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Poverty Reduction and Economic Management

Albania has enjoyed strong economic performance in the last five years, growing at an average of above 7 percent annually for most of the period. Inflation remained at levels of 4 percent less, exports and imports grew steadily, and both the current account and the domestically financed deficit improved significantly. Several structural reforms have also been carried out in the last five years, and have involved banking, land reform and privatization. Almost all small and medium enterprises have been privatized and significant progress has been made in the privatization of strategic sectors, like telecommunications. Regulation in the financial sector as well as core public sector functions has been strengthened, and the Government has adopted a new bankruptcy law and deposit insurance scheme. Significant steps have also been taken in the area of public administration, and a comprehensive civil service law has been adopted. Legal and judicial capacities have been strengthened, accountability rules have been tightened, and anti-corruption action plan is under implementation. Despite the impressive performance of the economy, poverty in Albania has remained high and per capita income, at around US$1,230 in 2002, one of the lowest among transition economies.

Poverty in Albania has marked spatial and regional dimensions, with rural areas in the Mountain region being consistently poorer than the rest of the country, according to all definitions of poverty. Poverty headcount in rural areas is 66 percent higher than in Tirana, and 50 percent higher than in other urban areas. Per capita consumption in rural areas, at 7,224 Leks, is about four-fifths of the consumption levels in urban areas. Households in the most remote districts in the Mountain region in the north and northeast of the country do not fare well in terms of poverty, and almost half of residents in this area are poor, and more than a fifth live in extreme poverty. Also, the depth of poverty in this area is much more pronounced than in any of the other regions, with a poverty gap index of over 11 percent. Average consumption in the mountainous region is two-thirds of consumption levels in Tirana, and about 20-30 percent lower than the rest of the country. Poverty rates and depth in all other regions are around or below the national averages.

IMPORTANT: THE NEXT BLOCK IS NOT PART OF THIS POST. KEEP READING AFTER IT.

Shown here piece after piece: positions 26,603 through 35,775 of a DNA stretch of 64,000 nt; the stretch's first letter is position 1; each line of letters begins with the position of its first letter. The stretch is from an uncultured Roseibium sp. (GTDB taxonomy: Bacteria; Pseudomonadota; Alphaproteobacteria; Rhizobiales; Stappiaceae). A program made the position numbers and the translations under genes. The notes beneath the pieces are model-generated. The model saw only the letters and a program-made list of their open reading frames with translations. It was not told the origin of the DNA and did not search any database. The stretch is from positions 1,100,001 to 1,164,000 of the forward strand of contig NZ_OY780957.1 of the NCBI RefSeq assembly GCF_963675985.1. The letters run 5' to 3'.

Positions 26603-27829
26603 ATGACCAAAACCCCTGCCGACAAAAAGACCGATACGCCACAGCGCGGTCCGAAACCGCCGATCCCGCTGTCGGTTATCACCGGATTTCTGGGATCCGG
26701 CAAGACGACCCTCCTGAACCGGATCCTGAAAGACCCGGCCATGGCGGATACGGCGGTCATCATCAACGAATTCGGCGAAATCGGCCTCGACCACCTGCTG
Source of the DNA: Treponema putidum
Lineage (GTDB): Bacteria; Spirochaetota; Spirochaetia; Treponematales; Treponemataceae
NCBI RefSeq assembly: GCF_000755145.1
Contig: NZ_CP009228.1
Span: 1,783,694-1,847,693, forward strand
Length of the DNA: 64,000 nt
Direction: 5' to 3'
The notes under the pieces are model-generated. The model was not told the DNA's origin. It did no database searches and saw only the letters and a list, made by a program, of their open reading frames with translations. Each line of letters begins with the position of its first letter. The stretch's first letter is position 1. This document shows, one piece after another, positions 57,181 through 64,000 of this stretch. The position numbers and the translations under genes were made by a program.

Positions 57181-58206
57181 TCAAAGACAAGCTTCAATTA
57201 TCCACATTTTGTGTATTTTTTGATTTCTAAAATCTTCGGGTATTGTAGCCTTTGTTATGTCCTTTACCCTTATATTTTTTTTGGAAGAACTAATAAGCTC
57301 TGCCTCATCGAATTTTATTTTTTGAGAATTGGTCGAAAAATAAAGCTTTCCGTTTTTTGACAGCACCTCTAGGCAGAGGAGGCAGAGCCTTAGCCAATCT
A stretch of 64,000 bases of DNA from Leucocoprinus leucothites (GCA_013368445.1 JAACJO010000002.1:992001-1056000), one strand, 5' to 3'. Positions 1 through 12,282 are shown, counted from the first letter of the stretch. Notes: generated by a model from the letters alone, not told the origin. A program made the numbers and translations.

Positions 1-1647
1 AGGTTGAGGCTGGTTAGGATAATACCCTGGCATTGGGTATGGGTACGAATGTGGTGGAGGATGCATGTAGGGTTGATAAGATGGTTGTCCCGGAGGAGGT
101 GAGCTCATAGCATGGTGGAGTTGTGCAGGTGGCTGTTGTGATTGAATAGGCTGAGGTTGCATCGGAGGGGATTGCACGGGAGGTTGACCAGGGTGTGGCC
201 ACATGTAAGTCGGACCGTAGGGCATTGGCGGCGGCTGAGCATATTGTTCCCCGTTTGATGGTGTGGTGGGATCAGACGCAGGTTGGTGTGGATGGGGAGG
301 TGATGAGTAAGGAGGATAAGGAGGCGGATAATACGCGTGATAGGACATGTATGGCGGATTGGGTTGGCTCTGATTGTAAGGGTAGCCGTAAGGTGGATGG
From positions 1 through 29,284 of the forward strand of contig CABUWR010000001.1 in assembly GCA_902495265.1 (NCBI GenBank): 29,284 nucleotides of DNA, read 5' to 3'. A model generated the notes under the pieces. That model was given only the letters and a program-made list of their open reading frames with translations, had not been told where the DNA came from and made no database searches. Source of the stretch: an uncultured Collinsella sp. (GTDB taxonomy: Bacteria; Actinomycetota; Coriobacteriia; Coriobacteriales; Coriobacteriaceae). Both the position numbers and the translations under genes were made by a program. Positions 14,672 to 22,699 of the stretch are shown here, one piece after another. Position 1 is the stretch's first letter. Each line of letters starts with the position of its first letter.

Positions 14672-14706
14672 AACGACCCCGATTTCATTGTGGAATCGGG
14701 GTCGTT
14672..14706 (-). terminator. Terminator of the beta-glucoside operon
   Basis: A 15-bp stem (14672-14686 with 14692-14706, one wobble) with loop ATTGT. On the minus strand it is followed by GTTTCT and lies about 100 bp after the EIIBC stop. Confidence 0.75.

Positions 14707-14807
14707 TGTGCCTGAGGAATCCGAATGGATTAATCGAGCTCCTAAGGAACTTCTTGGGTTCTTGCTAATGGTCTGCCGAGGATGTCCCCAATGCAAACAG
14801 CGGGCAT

The preparation of Albania's Poverty Reduction Strategy Paper, known in Albania as the National Strategy for Social and Economic Development (NSSED) was the first national development strategy that explicitly addressed poverty - outlining medium-term actions to reach long-term goals. THe NSSED, which was completed in November 2001, rests on two pillars: governance and strong economic growth. It also emphasizes policy interventions to improve education, healthcare, and infrastructure, while calling for stronger public accountability and increased public participation in decision making to empower the poor. The NSSED creates a better environment for advancing reforms and reducing poverty, by strengthening country onwership of the reform program; reinforcing a long-term vision; focusing on results; and encouraging partnerships.

Albania's prospects for growth, development and poverty reduction, however, are good, especially in view of a more favorable and stable political climate in Southeastern Europe and enhanced prospects for a closer association with the European Union. In the medium term, economic growth is projected to remian strong, with GDP growing by about 5 percent a year. An increase in exports and private sector activities is expected to lead growth in the next three years. Albania's strong growth should contribute to attracting more investment, generating income-earning opportunities and reducing poverty.

In support of Albania's NSSED, the World Bank has launched, implemented and continues to prepare projects geared towards poverty reduction and economic development.

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